Purpose: To examine a district Online Physical Education (OLPE) course and determine the degree to which its design aligns with the National Association for Sport and Physical Education Initial Guidelines for OLPE (2007). Method: A thorough document analysis of the course website and student and teacher online surveys provided a detailed description of the course design and illustrated the degree of design alignment. Results: There was a strong alignment with eight of the 10 guidelines and a moderate alignment with two of the 10 guidelines. Discussion/Conclusion: Results contribute to the overall knowledge base of district OLPE programs and set the stage for future research. Revisions to the guidelines along with additional data collection measures are recommended to better capture evidence of alignment to promote quality teaching and learning in OLPE environments.
Margaret T. Harris and Mike Metzler
Ben Dyson, Pamela Kulinna and Mike Metzler
Bryan McCullick, Mike Metzler, Seref Cicek, Josephine Jackson and Brad Vickers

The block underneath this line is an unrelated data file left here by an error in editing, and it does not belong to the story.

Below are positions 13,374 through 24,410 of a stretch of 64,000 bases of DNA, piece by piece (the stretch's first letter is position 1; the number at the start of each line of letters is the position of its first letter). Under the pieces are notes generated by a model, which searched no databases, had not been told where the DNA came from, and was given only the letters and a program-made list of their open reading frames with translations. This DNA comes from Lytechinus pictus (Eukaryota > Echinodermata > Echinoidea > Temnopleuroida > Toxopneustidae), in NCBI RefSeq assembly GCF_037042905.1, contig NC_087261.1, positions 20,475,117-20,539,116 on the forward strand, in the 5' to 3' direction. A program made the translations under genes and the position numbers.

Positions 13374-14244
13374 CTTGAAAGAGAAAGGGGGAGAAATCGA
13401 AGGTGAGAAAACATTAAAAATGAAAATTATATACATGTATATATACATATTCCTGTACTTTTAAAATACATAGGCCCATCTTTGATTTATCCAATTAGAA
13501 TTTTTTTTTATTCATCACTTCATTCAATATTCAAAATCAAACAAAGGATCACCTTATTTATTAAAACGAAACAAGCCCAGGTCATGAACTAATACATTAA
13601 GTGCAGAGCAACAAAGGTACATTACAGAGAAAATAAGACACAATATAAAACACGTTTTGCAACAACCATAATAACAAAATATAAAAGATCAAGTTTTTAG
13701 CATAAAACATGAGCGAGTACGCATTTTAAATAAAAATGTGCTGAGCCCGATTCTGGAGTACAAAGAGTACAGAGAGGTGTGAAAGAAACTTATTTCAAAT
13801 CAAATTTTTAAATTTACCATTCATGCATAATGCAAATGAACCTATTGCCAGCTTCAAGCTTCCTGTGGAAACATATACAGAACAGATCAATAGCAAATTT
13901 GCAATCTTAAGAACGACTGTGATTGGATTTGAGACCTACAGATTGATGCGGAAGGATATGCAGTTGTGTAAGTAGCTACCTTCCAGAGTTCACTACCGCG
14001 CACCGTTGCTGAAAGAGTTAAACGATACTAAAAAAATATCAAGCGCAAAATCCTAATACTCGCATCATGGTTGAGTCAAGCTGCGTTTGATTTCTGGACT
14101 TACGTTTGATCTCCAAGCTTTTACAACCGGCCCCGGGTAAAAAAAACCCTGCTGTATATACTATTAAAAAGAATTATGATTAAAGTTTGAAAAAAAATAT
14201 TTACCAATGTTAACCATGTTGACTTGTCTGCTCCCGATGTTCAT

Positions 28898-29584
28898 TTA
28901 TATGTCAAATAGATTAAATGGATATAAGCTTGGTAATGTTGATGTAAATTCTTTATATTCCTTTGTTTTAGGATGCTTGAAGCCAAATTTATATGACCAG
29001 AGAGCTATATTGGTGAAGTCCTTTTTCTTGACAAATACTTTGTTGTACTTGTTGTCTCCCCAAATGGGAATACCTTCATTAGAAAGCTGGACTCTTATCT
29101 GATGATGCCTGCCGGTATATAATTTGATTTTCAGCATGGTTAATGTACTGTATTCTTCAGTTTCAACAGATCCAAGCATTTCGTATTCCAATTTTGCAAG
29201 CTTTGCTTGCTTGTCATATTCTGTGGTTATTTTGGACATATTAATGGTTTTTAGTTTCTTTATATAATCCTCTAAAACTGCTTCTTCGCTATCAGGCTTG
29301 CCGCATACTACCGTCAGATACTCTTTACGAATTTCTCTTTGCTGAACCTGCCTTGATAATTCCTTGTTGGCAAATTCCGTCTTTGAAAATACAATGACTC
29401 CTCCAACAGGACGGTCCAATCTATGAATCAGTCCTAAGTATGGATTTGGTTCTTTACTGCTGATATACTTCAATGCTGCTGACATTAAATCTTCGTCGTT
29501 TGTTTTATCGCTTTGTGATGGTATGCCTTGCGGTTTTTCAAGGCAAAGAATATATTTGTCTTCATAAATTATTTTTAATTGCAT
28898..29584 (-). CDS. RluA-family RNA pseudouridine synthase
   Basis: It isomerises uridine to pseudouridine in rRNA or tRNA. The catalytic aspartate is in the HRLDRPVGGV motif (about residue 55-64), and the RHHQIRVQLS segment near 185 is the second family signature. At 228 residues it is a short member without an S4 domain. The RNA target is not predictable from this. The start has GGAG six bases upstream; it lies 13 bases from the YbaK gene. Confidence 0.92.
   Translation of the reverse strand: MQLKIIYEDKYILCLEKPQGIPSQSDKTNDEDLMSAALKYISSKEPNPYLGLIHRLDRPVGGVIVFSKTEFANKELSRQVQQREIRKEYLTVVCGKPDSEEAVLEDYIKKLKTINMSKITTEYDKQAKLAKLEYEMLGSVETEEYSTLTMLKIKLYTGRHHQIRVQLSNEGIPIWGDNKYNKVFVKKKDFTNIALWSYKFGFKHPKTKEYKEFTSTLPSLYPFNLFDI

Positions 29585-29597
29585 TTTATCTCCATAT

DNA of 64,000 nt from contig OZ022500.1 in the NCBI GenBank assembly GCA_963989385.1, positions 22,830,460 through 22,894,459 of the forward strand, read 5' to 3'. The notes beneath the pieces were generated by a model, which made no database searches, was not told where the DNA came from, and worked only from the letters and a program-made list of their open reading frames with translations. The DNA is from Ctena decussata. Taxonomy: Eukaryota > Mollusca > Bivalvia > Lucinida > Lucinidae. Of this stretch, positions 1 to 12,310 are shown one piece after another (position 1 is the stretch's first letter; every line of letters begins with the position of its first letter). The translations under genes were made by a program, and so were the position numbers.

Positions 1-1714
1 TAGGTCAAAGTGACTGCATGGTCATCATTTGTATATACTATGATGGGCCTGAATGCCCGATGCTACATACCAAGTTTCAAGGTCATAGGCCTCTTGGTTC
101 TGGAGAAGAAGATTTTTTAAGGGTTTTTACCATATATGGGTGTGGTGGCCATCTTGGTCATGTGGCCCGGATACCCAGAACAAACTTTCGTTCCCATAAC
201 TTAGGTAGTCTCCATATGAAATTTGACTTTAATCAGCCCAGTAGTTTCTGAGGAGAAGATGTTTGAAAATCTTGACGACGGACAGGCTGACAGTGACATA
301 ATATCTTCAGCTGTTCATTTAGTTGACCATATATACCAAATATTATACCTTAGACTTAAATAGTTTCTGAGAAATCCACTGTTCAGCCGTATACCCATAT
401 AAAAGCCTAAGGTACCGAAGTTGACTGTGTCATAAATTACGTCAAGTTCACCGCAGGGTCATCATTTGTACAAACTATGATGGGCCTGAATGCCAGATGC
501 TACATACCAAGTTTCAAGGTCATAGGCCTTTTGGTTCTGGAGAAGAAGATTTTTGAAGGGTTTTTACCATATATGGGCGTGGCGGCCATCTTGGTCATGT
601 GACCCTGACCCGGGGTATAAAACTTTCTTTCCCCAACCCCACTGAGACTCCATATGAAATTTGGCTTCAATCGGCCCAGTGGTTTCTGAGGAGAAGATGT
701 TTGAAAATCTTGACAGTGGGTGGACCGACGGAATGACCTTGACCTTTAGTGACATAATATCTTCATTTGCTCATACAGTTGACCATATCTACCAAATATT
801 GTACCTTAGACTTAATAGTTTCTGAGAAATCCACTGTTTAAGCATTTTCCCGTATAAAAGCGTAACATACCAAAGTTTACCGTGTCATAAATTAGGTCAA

An ever-increasing focus on accountability in teacher education has augmented the importance of physical education teacher education (PETE) programs to develop procedures for assessing their candidates and completers—the student teachers (STs). Finding out what students think, know, and feel about STs’ teaching ability is yet another valuable source of data that can assist in the assessment process. The purpose of this study was twofold: (a) to examine students’ perspectives of STs’ effectiveness as a window into the effectiveness of a PETE program, and (b) to identify students’ ability to provide valuable feedback to PETE programs on how well STs meet the NASPE National Standards for Beginning Physical Education Teachers (NSBPET). Using the NASPE/NCATE standards as a framework, a set of interview questions was developed to elicit students’ perspectives of the STs’ performance. Findings were inductively analyzed and indicated that STs were able to meet some of the NASPE/NCATE standards and that students can be valuable data sources regarding STs’ competence in Content Knowledge, Diverse Learners, Communication, Management and Motivation, Planning and Instruction, Student Assessment, and Reflection. Students were less able to provide insight into STs’ performance in Growth and Development, Technology, and Collaboration. Overall, these findings suggest that students can be counted on as a source of evidence to complement a thorough and fruitful program assessment.